Follow LeftTurn:

Special Offer from PM Press

Now more than ever there is a vital need for radical ideas. In the four years since its founding - and on a mere shoestring - PM Press has risen to the formidable challenge of publishing and distributing knowledge and entertainment for the struggles ahead. With over 200 releases to date, they have published an impressive and stimulating array of literature, art, music, politics, and culture.

PM Press is offering readers of Left Turn a 10% discount on every purchase. In addition, they'll donate 10% of each purchase back to Left Turn to support the crucial voices of independent journalism. Simply enter the coupon code: Left Turn when shopping online or mention it when ordering by phone or email.

Click here for their online catalog.

Subscribe to Our Newsletter





Occupy

Sub Categories

    From the Arab Revolutions to the Occupy Uprisings, the Winter of Our Discontent Hena Ashraf December 21, 2011

    A few weeks ago on the train my mind drifted to Mohammed Bouazizi and a great sorrow descended over me. I thought of how his tremendous sacrifice on the 17th of December 2010 was the literal spark that set the fire for uprisings around the world. I thought of how an ordinary Tunisian street vendor profoundly affected the lives of millions of people everywhere with his tragic protest.

    His self-immolation captured the immense anger and frustration that millions experience on a daily basis. By setting himself on fire in front of the local governor's office, Bouazizi showed the world that he could no longer endure the harassment and humiliation he suffered at the hands of corrupt local authorities. His example shows how revolutions start from the ground up, from ordinary people who are fed up of being pushed around. His actions set off revolutions in Tunisia and Egypt, uprisings in Bahrain, Syria, Libya, Yemen, and throughout the Arab world, as well as in Greece, Spain, the United Kingdom, and the United States.

    Read More
    Occupy Opportunities for Collective Liberation - Catalyst Project’s Anti-Racist Organizing Strategy Chris Crass December 14, 2011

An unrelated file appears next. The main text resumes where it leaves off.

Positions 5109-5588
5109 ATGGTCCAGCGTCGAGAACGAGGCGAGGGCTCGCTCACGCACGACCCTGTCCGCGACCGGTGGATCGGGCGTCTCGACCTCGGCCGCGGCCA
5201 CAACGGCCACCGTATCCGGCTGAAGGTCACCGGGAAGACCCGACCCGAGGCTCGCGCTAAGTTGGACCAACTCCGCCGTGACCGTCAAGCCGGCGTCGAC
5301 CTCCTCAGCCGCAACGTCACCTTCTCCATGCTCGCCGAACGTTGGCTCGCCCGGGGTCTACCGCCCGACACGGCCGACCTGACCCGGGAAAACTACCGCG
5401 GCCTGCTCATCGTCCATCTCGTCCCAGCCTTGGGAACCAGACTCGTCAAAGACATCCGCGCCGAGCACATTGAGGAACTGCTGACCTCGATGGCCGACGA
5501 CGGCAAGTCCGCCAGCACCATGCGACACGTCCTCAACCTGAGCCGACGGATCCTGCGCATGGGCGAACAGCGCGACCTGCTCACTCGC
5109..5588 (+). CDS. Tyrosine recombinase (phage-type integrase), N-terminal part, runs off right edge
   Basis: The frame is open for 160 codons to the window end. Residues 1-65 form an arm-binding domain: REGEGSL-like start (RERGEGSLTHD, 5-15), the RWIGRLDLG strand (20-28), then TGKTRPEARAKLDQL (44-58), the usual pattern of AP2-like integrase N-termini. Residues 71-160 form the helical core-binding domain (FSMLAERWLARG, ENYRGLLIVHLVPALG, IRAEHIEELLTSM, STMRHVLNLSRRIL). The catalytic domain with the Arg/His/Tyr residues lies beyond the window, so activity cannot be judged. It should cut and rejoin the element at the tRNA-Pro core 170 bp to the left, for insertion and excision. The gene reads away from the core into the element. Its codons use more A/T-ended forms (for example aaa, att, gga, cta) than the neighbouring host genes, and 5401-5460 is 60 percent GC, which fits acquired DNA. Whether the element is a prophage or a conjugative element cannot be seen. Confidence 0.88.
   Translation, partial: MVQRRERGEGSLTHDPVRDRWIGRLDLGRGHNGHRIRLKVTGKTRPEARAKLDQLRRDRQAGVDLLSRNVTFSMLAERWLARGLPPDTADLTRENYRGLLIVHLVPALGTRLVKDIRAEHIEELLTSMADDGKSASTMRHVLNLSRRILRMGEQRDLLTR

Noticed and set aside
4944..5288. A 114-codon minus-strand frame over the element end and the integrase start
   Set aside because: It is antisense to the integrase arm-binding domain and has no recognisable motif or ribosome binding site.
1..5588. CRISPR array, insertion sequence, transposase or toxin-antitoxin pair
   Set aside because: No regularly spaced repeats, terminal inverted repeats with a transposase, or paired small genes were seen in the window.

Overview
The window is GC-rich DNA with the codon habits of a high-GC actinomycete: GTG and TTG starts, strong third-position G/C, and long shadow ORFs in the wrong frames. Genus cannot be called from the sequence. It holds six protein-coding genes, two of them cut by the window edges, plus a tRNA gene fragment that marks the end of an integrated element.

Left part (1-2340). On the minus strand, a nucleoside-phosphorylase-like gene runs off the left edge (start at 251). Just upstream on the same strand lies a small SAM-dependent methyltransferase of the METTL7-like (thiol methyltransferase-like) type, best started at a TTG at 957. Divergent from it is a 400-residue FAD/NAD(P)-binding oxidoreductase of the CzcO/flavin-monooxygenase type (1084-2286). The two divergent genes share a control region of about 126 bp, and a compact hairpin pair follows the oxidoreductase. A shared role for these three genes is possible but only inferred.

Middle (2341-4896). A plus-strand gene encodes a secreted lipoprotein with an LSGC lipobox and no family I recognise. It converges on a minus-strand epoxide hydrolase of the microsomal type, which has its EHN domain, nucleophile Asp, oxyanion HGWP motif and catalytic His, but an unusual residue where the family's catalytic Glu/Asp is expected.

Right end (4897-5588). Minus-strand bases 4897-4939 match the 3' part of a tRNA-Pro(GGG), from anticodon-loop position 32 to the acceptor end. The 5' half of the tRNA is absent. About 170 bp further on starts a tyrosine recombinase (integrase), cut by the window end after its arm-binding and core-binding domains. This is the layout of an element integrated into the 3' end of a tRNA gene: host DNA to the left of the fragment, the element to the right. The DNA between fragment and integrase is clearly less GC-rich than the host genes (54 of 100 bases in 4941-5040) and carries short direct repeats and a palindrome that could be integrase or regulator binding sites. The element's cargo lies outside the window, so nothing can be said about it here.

Melanie Cervantes - http://dignidadrebelde.comMelanie Cervantes - http://dignidadrebelde.comCatalyst Project, a center for political education and movement building, has compiled a list of resources for anti-racist/collective liberation work to build up the Occupy movement.  The following is an essay from the resource list, sharing key insights from Catalyst's anti-racist organizing strategy and how it relates to the Occupy movement.  The resource list will be sent out widely soon.

    The Occupy movement is one of the most profound organizing opportunities in decades, because of its mass invitation for the 99% to step forward and challenge systemic economic inequality. For white anti-racists, this is a moment when we can engage with, support, and organize hundreds of thousands of white people to deeply connect economic justice to racial and gender justice. 

    Read More
    Occupying the Imagination, Cultivating a New Politics Vijay Prashad November 23, 2011

    Melanie Cervantes & Chris Crass-www.dignidadrebelde.comMelanie Cervantes & Chris Crass-www.dignidadrebelde.comMy heart makes my head swim - Franz Fanon, "Black Skin, White Masks"

    Part I: Bare Life

    Reports and rumors filter out of government documents and family distress signals to locate precisely the ongoing devastation of social life in the United States. Unemployment rates linger at perilously high levels, with the effective rate in some cities, such as Detroit, stumbling on with half the population without waged work. Home foreclosures fail to slow-down, and sheriffs and debt-recovery paramilitaries scour the landscape for the delinquents. Personal debt has escalated as ordinary people with uneven means of earning livings turn to banks and to the shady world of personal loan agencies to take them to the other side of starvation. Researchers at the RAND Corporation tell us that absent family support, poverty rates among the elderly will be about double what they are now. In other words, economist Nancy Folbre’s “invisible heart” is trying its best to hold back the noxious effects of the “invisible hand.”

    Read More